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1. Enrique’s Approach to the situation.
Enrique’s actions for calling Regina’s mother right away was the correct thing to do. Enrique and Regina’s parents need to work together as a team to get to the bottom of Regina’s biting behaviors. Enrique lead the call with a positive note, first off. Which is always good to do with a parent. You want them to feel that there are positive things happing at their child school. Enrique states that he is happy to have Regina as one of his students in his classroom. Which is always good to do before telling Ms. Gonzalez the issue her daughter is displaying. Regina’s behavior issue may be brought on because this her first time attending a day care center. An evaluation of the childs environment should be investigated. Maybe changing up the seating chart and see if
the issue will be resolved or not. Next step, would be to talk with the child, ask her what her wants are and maybe see if that want can be resolved. This is why it is so important to build a positive relationship with the students’ families and caregivers. It is important to implement the following practices in the classroom.
Build positive relationships with the children and their families. Research links “Children who share a close, warm or caring relationship with their parents are more likely to participate in classroom actives, report more enjoyment of learning and are more behaviorally engaged than those who have fewer positive relationships.” (Castle, 2015). A way for Enrique to work with Regina is to direct the child in a small play project, by doing this he will be giving her attention and maybe she may verbalize what is bothering her. Or Regina can show her teacher through playing with the clowns that she likes to play with. When working with a child that are experiencing stress or showing different behaviors. Try to build a positive relationship with that student. Try to keep the classroom environment calm and to reduce over-stimulation.
When teaching the rules to the children, try to use redirecting, effective and positive discipline strategies that are age appropriate.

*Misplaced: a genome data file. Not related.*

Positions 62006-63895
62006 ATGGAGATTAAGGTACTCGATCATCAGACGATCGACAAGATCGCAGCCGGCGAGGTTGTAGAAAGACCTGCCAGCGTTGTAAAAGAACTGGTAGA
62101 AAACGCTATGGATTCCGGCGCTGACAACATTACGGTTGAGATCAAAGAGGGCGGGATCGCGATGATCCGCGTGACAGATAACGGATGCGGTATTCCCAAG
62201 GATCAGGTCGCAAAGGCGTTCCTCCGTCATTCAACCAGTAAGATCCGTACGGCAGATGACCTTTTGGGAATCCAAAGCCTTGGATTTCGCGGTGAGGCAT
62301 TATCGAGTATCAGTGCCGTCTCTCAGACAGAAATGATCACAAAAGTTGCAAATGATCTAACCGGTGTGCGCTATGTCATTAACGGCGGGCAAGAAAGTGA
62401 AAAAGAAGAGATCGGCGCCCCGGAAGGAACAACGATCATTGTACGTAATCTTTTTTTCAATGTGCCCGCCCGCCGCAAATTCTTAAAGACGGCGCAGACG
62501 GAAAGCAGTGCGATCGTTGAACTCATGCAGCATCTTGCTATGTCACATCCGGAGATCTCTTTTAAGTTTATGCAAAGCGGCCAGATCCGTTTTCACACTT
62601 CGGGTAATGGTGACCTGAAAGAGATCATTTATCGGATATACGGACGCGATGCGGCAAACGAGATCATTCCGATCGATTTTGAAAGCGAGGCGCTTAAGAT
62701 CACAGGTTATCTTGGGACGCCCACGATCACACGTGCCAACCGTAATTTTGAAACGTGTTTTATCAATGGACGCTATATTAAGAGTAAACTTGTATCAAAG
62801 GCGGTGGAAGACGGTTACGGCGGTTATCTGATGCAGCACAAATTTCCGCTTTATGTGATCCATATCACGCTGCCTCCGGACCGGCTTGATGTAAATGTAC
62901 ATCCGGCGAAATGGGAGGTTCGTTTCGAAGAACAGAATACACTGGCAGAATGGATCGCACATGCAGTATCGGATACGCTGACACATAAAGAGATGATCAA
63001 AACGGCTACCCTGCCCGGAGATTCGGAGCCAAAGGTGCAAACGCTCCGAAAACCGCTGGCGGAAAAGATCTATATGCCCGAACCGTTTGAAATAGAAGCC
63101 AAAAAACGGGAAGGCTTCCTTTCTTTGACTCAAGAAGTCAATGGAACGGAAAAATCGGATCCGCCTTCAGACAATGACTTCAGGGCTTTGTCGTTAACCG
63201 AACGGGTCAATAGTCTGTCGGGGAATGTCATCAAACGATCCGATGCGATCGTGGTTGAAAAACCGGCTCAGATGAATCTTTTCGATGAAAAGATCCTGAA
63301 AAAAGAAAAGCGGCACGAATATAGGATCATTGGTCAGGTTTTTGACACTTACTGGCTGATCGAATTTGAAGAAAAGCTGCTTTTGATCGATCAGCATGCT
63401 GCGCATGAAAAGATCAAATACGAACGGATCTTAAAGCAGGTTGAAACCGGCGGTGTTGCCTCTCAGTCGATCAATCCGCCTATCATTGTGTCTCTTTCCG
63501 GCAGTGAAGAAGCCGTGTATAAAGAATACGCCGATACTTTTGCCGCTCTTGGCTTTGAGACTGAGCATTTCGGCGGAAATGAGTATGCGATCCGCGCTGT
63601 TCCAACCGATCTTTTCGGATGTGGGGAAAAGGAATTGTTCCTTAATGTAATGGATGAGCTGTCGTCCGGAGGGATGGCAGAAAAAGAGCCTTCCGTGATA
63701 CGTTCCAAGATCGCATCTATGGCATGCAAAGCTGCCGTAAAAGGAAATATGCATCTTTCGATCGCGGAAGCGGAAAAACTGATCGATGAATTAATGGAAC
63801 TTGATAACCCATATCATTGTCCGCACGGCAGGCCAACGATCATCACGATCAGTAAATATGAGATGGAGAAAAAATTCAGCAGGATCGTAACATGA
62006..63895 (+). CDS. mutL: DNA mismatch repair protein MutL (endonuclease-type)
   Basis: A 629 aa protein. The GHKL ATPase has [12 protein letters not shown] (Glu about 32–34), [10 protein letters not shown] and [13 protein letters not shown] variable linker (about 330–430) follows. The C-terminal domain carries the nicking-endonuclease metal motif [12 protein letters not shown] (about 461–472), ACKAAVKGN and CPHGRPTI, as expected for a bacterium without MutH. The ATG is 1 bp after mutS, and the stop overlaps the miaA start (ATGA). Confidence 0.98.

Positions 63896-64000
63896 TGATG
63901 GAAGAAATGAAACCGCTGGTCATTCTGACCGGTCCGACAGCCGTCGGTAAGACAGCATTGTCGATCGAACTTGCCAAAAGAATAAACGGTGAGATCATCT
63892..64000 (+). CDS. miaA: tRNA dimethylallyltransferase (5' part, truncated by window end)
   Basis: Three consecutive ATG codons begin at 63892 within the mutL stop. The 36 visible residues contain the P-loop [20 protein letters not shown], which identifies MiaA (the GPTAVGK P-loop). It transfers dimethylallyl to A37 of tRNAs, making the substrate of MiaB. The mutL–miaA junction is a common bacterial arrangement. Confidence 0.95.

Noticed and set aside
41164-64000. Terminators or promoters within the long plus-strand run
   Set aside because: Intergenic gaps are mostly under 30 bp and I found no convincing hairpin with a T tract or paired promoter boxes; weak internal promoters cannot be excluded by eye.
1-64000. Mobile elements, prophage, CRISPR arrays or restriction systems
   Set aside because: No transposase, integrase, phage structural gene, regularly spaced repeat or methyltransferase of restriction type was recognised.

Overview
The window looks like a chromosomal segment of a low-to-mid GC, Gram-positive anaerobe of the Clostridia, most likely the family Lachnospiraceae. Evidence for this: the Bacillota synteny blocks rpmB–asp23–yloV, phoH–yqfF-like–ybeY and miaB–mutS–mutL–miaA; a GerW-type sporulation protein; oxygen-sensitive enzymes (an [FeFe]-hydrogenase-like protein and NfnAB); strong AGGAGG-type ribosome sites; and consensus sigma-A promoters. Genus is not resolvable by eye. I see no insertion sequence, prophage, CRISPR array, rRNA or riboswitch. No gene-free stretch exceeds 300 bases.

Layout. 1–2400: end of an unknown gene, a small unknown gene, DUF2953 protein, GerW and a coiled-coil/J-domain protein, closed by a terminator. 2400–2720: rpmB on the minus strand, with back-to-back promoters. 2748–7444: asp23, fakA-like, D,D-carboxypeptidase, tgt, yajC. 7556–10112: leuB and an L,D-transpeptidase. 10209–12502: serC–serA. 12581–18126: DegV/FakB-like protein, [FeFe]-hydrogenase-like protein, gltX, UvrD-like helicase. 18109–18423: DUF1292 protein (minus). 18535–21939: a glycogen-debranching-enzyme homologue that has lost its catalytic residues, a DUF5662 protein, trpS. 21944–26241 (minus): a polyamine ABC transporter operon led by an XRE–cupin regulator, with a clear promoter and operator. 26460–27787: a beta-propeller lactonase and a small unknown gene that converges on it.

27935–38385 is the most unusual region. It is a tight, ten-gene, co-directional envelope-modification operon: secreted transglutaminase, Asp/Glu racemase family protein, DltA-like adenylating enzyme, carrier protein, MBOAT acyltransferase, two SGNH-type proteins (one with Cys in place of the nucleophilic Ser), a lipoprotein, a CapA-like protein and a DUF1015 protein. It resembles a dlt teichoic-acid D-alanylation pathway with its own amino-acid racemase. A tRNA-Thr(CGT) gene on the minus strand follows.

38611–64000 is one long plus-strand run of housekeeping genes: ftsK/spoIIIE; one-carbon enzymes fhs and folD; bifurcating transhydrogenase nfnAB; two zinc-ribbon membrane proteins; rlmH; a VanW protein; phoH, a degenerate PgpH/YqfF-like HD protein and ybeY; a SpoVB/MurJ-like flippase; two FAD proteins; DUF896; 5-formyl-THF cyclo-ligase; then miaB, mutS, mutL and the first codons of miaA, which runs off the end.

2. Image of the child.
This is defined as, beliefs about children that teaches hold. These beliefs are examined for how they impact teacher child interactions, management of the environment and selection of teaching strategies. I feel that Enrique image of Regina is that he truly cares for her and wants to get to the bottom of the biting issue. He finds that she is active in the classroom, because she will play with other students or she may choose to play by herself. Regina does show that their may be potential in her getting over the biting issue. It may be just a faze. Since Regina is new to the school, she may be going through the Inserimento Period. Regina needs to go through an adjustment period. This is where Enrique will use strategies for building a relationship with her. Enrique will also need to involve Regina’s parents into the adjustment period. Enrique will need to receive feedback from her parents on how her behavior is at home. Are they also experiencing the same issues with her in the home setting. If they are, what happens before the biting? Is something triggering the behavior. He will then need to compare notes to try to see what the triggers are for Regina and to see if they can work something out to stop the behaviors from happing again. Enrique may have stereotyped Regina as a problem child became of the behavior that she is showing. According to Rinaldi, image of a “child who is competent, active, and critical; therefore, a child who may be seen as a challenge and sometimes, as troublesome.” (Rinaldi, 2001). Enrique is also showing flexibility with the mother, when will be the most convenient time for the two of them to meet up. Teachers and family members play an important role in helping the child adapt to their new environment. I do think that Enrique does find Regina to be a challenge for him in his classroom.